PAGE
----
Kmart did not directly discuss the predominant-factor test, conceding that the economic-loss doctrine applied to the contract. Nevertheless, Kmart argued that its claims were not barred by the economic-loss doctrine and that it could recover under tort law because Kmart’s claim arose out of the service component of the contract—failure to obtain construction permits and not the failure of the roofing membrane itself. The appellate court disagreed and held that either contract law or tort law applies to mixed contracts, not both. In so finding, the court reinforced that the choice is not at the discretion of either party in a piecemeal fashion; rather it is determined by the predominant purpose of the parties’ negotiated contract as a whole.

Exception to economic-loss doctrine – ‘other property’

Kmart also argued that the “other property” exception to the economic-loss doctrine applied, allowing tort claims when a product defect causes damage to “other property.” This exception is analyzed using two tests: integrated systems and disappointed expectations. If a defective product is part of an integrated system and it causes damage to other parts of the same system, the damage is not to “other property.” The appellate court found that parts of Kmart’s damages were “other property.” Under the disappointed expectations test, however the “other property” exception does not survive if the damage was reasonably foreseeable. The disappointed expectations test is objective and generally concerns whether a reasonable purchaser of a product in the plaintiff’s position should have foreseen the risk and anticipated the need for protection through the contract. The court of appeals found that Kmart’s damages were foreseeable and that the parties’ contract anticipated the need for protection from such foreseeable damages. The court explained that a reasonable purchaser of roofing materials would foresee that the failure of the roofing materials would result in damages equivalent to those incurred by Kmart. The court further found it was foreseeable that failing to obtain a building permit could result in a roof collapse and cause the type of damages suffered by Kmart.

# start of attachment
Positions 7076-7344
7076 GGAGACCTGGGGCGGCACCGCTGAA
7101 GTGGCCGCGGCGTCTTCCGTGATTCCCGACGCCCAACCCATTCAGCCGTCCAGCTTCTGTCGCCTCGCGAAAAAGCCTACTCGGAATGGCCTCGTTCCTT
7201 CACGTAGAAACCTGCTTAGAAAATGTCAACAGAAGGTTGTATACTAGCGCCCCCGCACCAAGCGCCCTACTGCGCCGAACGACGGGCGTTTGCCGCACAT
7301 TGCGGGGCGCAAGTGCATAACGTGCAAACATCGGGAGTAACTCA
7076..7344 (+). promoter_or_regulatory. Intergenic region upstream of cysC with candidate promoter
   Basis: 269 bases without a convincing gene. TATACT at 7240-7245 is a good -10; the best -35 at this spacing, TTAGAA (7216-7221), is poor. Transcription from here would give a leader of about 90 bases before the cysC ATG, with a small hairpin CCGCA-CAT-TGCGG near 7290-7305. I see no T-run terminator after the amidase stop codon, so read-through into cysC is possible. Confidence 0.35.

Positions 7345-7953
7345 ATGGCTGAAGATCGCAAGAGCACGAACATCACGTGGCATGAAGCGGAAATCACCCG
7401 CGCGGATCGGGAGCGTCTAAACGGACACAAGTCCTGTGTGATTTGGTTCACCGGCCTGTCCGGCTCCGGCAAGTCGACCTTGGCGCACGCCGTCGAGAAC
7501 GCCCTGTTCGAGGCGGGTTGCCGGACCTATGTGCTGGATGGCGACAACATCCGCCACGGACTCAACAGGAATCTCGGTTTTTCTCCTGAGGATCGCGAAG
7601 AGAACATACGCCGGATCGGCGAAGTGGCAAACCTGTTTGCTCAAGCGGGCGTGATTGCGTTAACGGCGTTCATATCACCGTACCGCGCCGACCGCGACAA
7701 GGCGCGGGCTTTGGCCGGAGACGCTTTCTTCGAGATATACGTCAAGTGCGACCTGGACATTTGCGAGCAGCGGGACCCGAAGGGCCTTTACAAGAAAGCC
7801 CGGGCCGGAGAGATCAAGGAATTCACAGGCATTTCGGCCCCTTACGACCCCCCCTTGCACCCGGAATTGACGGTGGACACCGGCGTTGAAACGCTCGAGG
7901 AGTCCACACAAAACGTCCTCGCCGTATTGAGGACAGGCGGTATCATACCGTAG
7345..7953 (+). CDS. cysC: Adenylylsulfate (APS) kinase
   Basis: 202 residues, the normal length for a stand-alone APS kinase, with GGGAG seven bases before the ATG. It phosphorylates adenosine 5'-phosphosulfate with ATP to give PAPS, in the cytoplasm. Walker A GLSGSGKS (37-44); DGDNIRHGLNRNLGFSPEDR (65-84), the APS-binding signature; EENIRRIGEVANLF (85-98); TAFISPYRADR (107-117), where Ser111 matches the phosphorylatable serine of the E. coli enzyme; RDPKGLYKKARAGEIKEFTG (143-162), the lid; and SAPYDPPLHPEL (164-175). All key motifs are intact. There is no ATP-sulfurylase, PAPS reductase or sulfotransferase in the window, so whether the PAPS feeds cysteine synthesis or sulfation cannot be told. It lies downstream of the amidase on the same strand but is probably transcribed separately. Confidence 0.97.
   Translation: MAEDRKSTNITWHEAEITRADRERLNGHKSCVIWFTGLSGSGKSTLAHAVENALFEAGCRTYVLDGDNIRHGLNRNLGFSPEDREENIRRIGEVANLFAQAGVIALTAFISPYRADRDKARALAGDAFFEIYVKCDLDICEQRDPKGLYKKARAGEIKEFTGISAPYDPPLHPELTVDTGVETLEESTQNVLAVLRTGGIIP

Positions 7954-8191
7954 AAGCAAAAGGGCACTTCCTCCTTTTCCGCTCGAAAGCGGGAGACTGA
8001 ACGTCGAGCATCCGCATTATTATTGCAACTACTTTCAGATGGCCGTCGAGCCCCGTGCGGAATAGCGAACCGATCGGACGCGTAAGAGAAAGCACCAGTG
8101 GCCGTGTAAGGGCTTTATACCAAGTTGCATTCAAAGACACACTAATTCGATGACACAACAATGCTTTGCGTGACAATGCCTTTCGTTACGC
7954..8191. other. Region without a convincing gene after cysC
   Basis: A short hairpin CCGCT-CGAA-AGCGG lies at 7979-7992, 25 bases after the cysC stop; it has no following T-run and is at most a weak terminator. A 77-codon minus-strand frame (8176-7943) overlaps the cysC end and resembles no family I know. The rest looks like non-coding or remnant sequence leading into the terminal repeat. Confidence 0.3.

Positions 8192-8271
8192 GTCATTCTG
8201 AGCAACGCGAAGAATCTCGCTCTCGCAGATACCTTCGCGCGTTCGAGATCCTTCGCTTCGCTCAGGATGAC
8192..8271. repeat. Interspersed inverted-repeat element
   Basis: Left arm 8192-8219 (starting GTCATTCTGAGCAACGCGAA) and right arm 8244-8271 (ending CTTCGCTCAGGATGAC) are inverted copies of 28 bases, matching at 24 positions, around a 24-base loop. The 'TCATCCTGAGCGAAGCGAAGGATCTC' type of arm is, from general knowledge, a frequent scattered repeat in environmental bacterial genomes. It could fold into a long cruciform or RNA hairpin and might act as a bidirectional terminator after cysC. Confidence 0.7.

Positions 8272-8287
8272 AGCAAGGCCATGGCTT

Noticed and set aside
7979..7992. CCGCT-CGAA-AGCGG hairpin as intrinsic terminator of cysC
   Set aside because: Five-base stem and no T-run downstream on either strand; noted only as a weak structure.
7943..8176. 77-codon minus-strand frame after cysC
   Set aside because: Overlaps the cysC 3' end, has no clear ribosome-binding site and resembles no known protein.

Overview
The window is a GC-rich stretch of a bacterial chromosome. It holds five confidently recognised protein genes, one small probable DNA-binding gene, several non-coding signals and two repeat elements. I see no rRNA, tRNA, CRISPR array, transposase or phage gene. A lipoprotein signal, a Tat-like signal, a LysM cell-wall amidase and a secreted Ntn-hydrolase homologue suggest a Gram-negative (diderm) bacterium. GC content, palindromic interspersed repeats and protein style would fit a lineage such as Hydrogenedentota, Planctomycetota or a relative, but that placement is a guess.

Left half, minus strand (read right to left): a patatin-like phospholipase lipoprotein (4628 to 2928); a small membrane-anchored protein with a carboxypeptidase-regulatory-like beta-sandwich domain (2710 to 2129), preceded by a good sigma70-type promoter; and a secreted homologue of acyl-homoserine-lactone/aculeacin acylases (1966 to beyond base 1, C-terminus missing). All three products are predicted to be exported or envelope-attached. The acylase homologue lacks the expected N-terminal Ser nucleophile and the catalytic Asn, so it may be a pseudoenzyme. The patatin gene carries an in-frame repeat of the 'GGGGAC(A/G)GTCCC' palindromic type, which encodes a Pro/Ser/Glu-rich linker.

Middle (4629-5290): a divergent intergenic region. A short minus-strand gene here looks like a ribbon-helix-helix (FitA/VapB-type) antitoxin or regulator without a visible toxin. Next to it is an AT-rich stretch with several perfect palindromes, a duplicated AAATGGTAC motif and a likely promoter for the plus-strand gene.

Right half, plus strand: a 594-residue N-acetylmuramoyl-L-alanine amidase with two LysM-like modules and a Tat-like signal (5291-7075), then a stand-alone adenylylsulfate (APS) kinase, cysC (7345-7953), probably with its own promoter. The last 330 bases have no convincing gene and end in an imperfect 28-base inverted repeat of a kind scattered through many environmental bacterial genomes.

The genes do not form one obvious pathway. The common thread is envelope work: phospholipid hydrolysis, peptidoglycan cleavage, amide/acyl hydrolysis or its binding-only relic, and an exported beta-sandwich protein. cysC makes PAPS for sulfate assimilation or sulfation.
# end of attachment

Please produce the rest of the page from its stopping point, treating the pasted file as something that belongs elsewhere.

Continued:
The court found that Kmart’s contract anticipated all of the damages it incurred, including damage to “other property,” because the contract’s boilerplate provisions made Herzog liable for damages caused by “any action, omission or operation under the Contract.” This protective contractual liability language reinforced for the Court that the parties anticipated the sort of damages Kmart sought to recover using their controlling contract-remedy provision. As a result, the “other property” exception was inapplicable.

Effect of the decision

This court of appeals’ decision has reinforced the bright-line separation of contract and tort law by further expanding the types of damages that are deemed foreseeable. Particularly, when a party incorporates broad liability or obligations for damages resulting from acts, omissions or contract breach, property damages will be foreseeable, and thus, tort claims will be barred from them under the economic-loss doctrine.

The reasoning of the court and its reliance on contract provisions leaves unresolved what sort of damages will be treated as “unforeseen.” Under this court’s rationale, arguably any property damage would arise from “any action, omission or operation” of a mixed contract for construction goods and services.

Brian Zimmerman is an attorney and shareholder at Hurtado Zimmerman specializing in construction and real estate law. Andrea Jahimiak is an attorney at the same firm specializing in construction accounting, collections and the resolution of disputes concerning real property.